By Matt Cooper. Last Updated: 19/07/14 4:08pm
Sergio celebrates after holing his second shot for eagle
After his four-under-par first round of 68, a replica of his start in 2006, Sergio Garcia said that even in the tough years this championship felt different for him.
"I love it so much," he declared.
Some might have been surprised by that thought because Garcia has been through a lot at the Open Championship.
There were the teenage tears after the missed cut at Carnoustie in 1999, the victory which slipped from his grasp at the same venue eight years later and memories of his final round head-to-head with Tiger Woods here at Royal Liverpool in 2006 which quickly became a mismatch.
That year he famously (or infamously) wore an all-yellow outfit in the final round and Woods is reputed to have texted friends the message "I just beat Tweety Pie” after he closed out the victory.
But whilst that canary outfit has become synonymous with his previous Hoylake appearance, it is often forgotten that in the third round eight years ago Garcia had the sort of day which explains his love for the event and the fans.
That day he hit a sparkling round of 65, a classic Open charge which saw the galleries dance through the dunes.
They roared their approval of Garcia's every shot and every putt that dropped. They galloped from green to tee for the best vantage point. They eagerly shared news of his feats with newcomers.
It was electric. Like Seve at his finest, Garcia shared (and shares) his joy with the gallery, fist-pumping in their direction, feeding off their noise, not contained in his own little world like so many world class golfers.
That's why he says: "I enjoy being out there on the links. I enjoy the people. It feels like a Ryder Cup."
What Garcia doesn't like so much is the knowledge that he still hasn't won a major. He's played in 63 of them now without victory - only Lee Westwood (65) has played more without that crucial win.
He has form in the Open, we know that - seven top ten finishes in 18 starts. We also know he has form this year - six top ten finishes in just ten starts on the PGA Tour and a win in Qatar on the European Tour.
The question that remains with the 34-year-old is one statistics cannot answer: what will make the difference between agonising defeat and longed-for victory?
Knows how to play
One thing is for sure - he knows how to play links golf and he knows how to play in the wind.
On Wednesday, in practice, he watched his three playing partners hit their approach shots into the final green. Each one hit a draw which was hit by the right-to-left wind and came up short in the greenside bunkers.
No problem. Garcia took a 3-iron and smacked it low, with a touch of cut. It flew like an arrow, never more than five feet off the ground, finding the front edge of the green. It was instinctive, fun and exhilarating.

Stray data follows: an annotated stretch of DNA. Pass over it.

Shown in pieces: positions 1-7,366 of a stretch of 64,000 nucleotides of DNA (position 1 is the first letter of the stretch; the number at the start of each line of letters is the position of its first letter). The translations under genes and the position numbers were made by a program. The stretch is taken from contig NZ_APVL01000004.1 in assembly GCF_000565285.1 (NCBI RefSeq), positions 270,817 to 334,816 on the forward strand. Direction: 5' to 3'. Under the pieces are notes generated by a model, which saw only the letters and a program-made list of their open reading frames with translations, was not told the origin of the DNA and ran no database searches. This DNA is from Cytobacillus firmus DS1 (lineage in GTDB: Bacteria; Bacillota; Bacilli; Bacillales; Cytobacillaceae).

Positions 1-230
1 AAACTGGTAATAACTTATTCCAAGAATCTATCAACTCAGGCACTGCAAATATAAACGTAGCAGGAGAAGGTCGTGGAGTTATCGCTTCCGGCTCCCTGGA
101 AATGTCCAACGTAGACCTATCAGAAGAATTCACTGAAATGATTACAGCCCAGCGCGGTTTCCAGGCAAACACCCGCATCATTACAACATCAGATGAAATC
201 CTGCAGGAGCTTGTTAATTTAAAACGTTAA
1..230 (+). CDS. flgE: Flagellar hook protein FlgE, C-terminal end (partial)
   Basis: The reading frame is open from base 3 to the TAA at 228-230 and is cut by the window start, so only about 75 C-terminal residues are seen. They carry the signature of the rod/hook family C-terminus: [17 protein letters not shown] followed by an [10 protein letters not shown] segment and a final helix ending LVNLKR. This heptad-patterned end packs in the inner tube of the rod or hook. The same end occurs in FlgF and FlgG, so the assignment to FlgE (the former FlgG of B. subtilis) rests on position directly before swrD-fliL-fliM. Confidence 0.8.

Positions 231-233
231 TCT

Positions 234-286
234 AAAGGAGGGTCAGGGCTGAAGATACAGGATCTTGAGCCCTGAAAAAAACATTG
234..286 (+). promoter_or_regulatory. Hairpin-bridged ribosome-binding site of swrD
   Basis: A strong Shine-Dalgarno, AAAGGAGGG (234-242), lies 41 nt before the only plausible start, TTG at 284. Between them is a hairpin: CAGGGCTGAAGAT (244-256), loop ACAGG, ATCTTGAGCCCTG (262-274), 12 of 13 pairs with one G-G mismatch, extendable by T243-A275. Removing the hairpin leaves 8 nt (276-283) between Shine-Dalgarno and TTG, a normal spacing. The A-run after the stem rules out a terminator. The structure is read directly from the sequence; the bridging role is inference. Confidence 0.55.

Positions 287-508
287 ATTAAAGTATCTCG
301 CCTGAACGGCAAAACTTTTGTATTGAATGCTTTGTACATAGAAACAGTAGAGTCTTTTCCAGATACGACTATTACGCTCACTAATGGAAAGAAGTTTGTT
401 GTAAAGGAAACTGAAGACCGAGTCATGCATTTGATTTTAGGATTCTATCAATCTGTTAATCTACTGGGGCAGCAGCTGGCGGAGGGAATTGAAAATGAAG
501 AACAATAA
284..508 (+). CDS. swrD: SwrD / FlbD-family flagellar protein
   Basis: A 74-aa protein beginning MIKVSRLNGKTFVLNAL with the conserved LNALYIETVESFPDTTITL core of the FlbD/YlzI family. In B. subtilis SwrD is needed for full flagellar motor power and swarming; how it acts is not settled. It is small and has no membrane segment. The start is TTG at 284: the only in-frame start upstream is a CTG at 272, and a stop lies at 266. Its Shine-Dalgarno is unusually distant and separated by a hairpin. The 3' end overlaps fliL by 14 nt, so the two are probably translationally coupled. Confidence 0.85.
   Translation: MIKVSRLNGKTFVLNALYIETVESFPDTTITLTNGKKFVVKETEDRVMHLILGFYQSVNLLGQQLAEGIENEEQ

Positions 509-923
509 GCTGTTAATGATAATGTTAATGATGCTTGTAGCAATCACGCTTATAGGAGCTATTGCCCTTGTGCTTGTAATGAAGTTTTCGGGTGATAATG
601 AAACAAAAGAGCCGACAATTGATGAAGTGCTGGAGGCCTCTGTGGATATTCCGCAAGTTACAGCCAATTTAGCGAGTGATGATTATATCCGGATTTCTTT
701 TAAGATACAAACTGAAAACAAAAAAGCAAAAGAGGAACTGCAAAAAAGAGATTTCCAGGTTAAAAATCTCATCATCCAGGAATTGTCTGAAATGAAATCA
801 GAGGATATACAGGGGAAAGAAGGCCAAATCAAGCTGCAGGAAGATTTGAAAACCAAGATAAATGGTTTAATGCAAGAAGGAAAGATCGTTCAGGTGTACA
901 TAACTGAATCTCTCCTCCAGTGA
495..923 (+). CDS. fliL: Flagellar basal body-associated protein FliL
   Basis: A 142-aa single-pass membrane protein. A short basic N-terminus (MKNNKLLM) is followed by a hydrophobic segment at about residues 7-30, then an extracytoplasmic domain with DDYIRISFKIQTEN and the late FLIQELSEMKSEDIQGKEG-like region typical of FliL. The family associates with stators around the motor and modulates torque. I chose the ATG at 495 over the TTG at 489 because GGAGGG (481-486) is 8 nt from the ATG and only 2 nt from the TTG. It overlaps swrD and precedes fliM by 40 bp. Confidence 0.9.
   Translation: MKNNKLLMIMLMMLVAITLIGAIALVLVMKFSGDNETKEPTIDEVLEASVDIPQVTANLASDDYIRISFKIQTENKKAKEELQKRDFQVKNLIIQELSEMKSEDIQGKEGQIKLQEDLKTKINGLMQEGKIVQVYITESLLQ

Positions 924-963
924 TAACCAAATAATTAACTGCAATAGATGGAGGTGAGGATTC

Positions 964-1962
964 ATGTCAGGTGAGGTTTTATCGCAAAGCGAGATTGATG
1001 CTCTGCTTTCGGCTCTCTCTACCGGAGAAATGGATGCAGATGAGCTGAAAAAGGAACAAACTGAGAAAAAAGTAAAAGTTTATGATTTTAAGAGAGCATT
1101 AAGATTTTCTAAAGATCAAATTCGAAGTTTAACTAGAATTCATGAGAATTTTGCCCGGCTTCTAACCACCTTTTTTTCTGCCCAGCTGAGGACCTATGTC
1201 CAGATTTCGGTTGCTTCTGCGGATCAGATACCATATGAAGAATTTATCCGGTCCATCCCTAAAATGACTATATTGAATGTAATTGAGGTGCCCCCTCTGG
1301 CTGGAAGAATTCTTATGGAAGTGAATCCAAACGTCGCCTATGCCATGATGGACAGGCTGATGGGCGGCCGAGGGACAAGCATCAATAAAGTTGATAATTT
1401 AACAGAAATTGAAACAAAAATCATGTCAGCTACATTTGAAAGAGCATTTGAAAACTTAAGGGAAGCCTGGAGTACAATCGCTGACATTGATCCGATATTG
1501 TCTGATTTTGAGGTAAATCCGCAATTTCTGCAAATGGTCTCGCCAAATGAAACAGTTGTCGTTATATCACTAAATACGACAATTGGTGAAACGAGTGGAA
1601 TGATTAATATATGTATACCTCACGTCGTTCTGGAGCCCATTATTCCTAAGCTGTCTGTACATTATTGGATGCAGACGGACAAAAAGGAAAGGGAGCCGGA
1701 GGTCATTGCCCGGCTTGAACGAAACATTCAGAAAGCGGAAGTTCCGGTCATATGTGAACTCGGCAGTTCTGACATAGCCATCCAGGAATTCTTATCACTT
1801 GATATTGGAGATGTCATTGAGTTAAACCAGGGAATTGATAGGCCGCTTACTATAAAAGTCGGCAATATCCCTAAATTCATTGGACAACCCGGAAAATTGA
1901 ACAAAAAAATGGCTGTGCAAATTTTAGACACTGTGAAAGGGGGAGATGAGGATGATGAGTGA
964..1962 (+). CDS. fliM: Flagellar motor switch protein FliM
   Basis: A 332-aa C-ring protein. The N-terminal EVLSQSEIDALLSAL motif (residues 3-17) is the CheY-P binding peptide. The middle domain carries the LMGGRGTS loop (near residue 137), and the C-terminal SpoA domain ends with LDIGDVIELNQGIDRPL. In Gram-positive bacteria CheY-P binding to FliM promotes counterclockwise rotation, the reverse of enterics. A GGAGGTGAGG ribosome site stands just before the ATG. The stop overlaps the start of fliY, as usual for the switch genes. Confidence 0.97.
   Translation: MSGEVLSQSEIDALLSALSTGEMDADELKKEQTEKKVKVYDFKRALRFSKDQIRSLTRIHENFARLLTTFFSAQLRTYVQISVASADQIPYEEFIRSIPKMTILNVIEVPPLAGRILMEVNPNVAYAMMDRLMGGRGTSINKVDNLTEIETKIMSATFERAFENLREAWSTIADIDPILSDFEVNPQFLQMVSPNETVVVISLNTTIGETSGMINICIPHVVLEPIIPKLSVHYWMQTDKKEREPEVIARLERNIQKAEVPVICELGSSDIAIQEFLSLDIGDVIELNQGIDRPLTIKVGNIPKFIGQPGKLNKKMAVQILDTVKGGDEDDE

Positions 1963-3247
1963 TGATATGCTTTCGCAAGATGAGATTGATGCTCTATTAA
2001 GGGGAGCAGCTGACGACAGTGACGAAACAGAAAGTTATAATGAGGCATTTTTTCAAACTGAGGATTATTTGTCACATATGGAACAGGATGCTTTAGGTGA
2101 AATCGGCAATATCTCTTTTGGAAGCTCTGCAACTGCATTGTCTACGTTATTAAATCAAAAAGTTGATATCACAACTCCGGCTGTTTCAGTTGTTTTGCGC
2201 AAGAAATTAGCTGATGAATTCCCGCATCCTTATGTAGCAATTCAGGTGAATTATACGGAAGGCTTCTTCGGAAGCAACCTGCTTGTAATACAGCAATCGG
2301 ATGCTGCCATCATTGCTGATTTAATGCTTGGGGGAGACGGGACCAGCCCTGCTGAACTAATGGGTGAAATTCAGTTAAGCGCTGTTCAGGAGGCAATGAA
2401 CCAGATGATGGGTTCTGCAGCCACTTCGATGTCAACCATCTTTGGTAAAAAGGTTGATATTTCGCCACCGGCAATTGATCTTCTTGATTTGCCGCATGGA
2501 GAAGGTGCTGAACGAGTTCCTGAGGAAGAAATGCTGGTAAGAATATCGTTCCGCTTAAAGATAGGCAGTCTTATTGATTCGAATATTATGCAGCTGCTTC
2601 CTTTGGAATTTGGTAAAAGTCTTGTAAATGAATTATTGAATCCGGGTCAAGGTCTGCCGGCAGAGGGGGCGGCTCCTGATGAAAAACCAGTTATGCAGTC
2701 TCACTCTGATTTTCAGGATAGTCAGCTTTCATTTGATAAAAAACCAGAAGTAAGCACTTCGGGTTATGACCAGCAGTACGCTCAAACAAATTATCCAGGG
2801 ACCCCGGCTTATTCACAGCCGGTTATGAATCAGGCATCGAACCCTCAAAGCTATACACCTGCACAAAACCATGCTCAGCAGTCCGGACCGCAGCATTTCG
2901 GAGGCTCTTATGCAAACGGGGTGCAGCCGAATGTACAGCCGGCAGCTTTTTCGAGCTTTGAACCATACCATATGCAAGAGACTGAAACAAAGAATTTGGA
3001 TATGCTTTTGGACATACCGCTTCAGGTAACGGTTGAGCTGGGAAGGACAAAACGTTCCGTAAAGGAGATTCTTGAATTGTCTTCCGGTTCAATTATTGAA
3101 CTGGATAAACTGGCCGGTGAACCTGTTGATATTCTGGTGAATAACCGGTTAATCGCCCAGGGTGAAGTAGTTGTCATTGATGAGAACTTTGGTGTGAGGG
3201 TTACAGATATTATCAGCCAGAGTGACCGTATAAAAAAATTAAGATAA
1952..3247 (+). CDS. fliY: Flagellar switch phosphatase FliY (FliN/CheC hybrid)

On Friday, starting the second round two shots off the lead, we assumed he had the opportunity to use that links expertise to his advantage, having watched the morning starters struggle.
When he pulled his opening tee shot so wide of the first fairway it was actually in the rough on the 18th hole you wondered if it was going to be his day, especially when he compounded the error by three putting for bogey.
But he likes the second hole.
Back in 2006 he holed out with his second shot on Saturday for an eagle two. In this year's first round he very nearly repeated the trick.
Today he did repeat it, hitting a beautiful 6-iron which faded into the wind, drifted back to the pin, landed softly and dropped to the bottom of the cup.
The gallery leapt to their feet and Garcia held his arms wide, laughing with his caddie about his absurd fondness for the approach shot.
On the very next green, however, he three-putted again. He made up for it with a birdie on five, but it was clear he was fighting his swing. It was not so much his supreme ball striking skills as his silky touch around the greens and from the bunkers that caught the eye.
It needed the gallery to provide energy. Two men in a hospitality unit called out his name - he turned and gave them a smile. A small boy sang "Let's go, Serg-i-o!" and received another smile and a low-five.
Royal Liverpool's turn is marked by sandhills. They provide definition for the golfer and excellent vantage points for the galleries. Those galleries whistled and called his name. He acknowledged them, nodding directly at some voices rather than vaguely in the spectator's direction - classic Sergio.
But his round never quite ignited. A two-under-par 70 left him six-under-par for the tournament and six shots adrift of the leader Rory McIlroy.
Maybe it was no bad thing, however.
Sergio loves the galleries and loves this event, but he is no fan of press conferences. His demise at Carnoustie was an unfortunate textbook example of a player worn down by questions.
Golfers do not like to predict what will happen tomorrow, journalists want them to try.
Padraig Harrington likes to talk so he can get away with it. That week Sergio couldn't.
In finishing where he did Sergio avoided that frustration, the press were focussed on leader Rory McIlroy. It might be a good thing if it happened again tomorrow, so he avoids any questions of yellow outfits.
Because it may be that the secret to him finally winning a major is not slipping under the radar of the field, but slipping under the radar of the media.